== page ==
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Moscow: Shut Down Afghan Dope Flows

June 15, 2010 (EIRNS)—Moscow was host to an International Forum on Drug Production in Afghanistan: A Challenge to the International Community, on June 9 and 10. As chairman of the organizing committee, and one of the keynote speakers, Federal Narcotics Control Service chief Victor Ivanov brought out the strategic dimension of the Afghanistan drug boom, detailing not only the impact of drug consumption on the population, but the ways in which drug-money finances terrorism worldwide. Russia's North Caucasus and the Uighur-populated regions of China are especially affected areas, Ivanov said.

U.S. economist Lyndon LaRouche's greeting and memorandum to the conference were published in the June 11 issue of EIR Online, and released in Russian translation, as well, for circulation among conference participants. In the memo, LaRouche explained that an end to the Afghanistan drug plague, and the British perpetual imperial war strategy of which it is a part, depend on nations making a decisive break with thousands of years of imperial monetarist practice, and the past 250 years of British imperial domination, in particular.

Indeed, Russian patriotic forces who have rallied to the fight against the heroin onslaught, which is killing 30,000 Russians annually, are impelled towards being anti-British, but crucial aspects of Russian policy remain trapped in City of London schemes.

Besides Ivanov, other high-ranking Russian officials who addressed the Forum were President Dmitri Medvedev, Foreign Minister Sergei Lavrov, and Russian Ambassador to NATO Dmitri Rogozin. Medvedev called the "globalization of criminal flows" of drugs a danger to the whole world, also citing its role as a funding source for terrorism. Lavrov presented the Russian policy he laid out in testimony before the State Duma several weeks ago, saying that Afghan narcotics should be declared a threat to international peace and security. "We consider it absolutely necessary," Lavrov added, "to include in the mandate of the international security forces in Afghanistan, the duty to fight the drug business more effectively, including by destroying opium poppy plantings and heroin laboratories."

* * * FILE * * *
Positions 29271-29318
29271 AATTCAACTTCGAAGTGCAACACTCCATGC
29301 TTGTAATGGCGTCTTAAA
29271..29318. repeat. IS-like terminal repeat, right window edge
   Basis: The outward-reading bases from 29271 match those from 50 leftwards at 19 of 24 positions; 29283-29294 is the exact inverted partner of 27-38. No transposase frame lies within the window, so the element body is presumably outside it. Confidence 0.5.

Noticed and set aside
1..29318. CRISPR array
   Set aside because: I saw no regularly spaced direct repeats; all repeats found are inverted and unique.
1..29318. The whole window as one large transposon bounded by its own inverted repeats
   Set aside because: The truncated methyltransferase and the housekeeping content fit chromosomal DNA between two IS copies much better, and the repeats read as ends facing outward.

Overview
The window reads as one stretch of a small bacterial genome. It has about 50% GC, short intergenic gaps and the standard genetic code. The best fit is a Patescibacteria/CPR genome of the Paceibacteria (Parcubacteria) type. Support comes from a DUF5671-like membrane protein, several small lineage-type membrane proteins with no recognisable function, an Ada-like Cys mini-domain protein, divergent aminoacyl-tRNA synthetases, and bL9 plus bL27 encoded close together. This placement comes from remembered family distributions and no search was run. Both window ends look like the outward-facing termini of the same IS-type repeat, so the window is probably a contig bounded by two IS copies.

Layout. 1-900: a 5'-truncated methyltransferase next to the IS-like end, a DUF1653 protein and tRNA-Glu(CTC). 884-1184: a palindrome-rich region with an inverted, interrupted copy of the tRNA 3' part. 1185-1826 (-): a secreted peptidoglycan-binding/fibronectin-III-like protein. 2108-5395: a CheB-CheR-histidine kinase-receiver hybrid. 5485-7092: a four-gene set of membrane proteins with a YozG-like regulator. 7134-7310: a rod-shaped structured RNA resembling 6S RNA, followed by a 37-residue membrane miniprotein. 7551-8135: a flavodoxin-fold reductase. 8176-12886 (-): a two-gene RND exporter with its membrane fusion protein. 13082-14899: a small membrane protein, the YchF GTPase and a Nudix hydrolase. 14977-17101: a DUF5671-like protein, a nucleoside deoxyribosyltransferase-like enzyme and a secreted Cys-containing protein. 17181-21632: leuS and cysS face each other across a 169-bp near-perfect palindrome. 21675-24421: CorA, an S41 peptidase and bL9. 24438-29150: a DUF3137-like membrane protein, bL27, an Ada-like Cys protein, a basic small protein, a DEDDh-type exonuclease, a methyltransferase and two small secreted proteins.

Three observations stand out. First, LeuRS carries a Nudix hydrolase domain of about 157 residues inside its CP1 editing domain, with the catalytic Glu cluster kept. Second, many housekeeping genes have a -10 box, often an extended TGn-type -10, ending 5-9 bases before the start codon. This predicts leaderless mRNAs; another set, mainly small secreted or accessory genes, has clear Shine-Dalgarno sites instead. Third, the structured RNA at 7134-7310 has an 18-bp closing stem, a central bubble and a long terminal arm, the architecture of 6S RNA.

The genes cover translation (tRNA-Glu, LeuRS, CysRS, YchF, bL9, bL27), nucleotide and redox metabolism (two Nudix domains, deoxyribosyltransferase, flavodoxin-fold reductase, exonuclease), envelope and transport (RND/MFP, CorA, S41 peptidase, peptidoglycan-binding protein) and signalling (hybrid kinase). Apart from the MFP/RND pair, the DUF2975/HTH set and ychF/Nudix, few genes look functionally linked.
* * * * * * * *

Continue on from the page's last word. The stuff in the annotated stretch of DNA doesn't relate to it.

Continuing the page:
Among the international speakers were Antonio Maria Costa, executive director of the UN Office on Drugs and Crime (UNODC), and Hamid Ghodse, chairman of the UN International Narcotics Control Board (INCB). There was no high-level participation from the United States, although Russia continues to urge Washington to cooperate in the fight against the Afghan drug trade.

In a discussion on June 10, LaRouche stressed that the opium coming out of Afghanistan continues to be a major problem in Transcaucasia and Europe, and he denounced President Obama for covering up the trafficking. Instead of fighting a so-called war in Afghanistan, he said, which has become the longest in U.S. history, the U.S. forces go in and destroy the drug production, in cooperation with Russia and Iran, among others.